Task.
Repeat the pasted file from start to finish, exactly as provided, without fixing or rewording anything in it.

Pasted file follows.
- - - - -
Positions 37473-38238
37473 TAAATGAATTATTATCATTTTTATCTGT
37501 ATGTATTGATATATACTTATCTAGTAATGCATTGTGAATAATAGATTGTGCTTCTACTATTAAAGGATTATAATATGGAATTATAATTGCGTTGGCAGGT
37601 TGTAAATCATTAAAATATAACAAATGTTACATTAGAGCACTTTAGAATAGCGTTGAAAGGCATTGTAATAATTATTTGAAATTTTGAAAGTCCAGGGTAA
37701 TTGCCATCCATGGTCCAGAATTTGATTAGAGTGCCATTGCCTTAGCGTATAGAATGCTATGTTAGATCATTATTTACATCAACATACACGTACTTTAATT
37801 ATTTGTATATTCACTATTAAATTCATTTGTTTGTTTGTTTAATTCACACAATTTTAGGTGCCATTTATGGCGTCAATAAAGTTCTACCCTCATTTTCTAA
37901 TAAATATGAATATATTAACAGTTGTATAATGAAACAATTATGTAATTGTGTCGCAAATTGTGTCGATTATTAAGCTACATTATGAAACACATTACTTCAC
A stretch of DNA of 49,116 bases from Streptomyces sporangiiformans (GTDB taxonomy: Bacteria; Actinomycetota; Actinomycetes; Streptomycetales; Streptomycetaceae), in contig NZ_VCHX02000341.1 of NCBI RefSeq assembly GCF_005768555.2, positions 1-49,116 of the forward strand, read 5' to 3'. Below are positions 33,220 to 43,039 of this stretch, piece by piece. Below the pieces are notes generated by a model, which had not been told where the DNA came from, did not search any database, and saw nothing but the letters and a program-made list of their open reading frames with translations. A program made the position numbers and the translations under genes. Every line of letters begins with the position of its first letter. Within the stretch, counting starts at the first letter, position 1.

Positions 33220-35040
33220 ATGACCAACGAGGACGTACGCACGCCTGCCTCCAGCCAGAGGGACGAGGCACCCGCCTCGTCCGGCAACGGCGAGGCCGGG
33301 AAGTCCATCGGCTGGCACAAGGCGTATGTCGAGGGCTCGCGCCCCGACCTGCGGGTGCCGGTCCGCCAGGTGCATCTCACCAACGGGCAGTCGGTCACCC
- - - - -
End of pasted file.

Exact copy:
Positions 37473-38238
37473 TAAATGAATTATTATCATTTTTATCTGT
37501 ATGTATTGATATATACTTATCTAGTAATGCATTGTGAATAATAGATTGTGCTTCTACTATTAAAGGATTATAATATGGAATTATAATTGCGTTGGCAGGT
37601 TGTAAATCATTAAAATATAACAAATGTTACATTAGAGCACTTTAGAATAGCGTTGAAAGGCATTGTAATAATTATTTGAAATTTTGAAAGTCCAGGGTAA
37701 TTGCCATCCATGGTCCAGAATTTGATTAGAGTGCCATTGCCTTAGCGTATAGAATGCTATGTTAGATCATTATTTACATCAACATACACGTACTTTAATT
37801 ATTTGTATATTCACTATTAAATTCATTTGTTTGTTTGTTTAATTCACACAATTTTAGGTGCCATTTATGGCGTCAATAAAGTTCTACCCTCATTTTCTAA
37901 TAAATATGAATATATTAACAGTTGTATAATGAAACAATTATGTAATTGTGTCGCAAATTGTGTCGATTATTAAGCTACATTATGAAACACATTACTTCAC
A stretch of DNA of 49,116 bases from Streptomyces sporangiiformans (GTDB taxonomy: Bacteria; Actinomycetota; Actinomycetes; Streptomycetales; Streptomycetaceae), in contig NZ_VCHX02000341.1 of NCBI RefSeq assembly GCF_005768555.2, positions 1-49,116 of the forward strand, read 5' to 3'. Below are positions 33,220 to 43,039 of this stretch, piece by piece. Below the pieces are notes generated by a model, which had not been told where the DNA came from, did not search any database, and saw nothing but the letters and a program-made list of their open reading frames with translations. A program made the position numbers and the translations under genes. Every line of letters begins with the position of its first letter. Within the stretch, counting starts at the first letter, position 1.

Positions 33220-35040
33220 ATGACCAACGAGGACGTACGCACGCCTGCCTCCAGCCAGAGGGACGAGGCACCCGCCTCGTCCGGCAACGGCGAGGCCGGG
33301 AAGTCCATCGGCTGGCACAAGGCGTATGTCGAGGGCTCGCGCCCCGACCTGCGGGTGCCGGTCCGCCAGGTGCATCTCACCAACGGGCAGTCGGTCACCC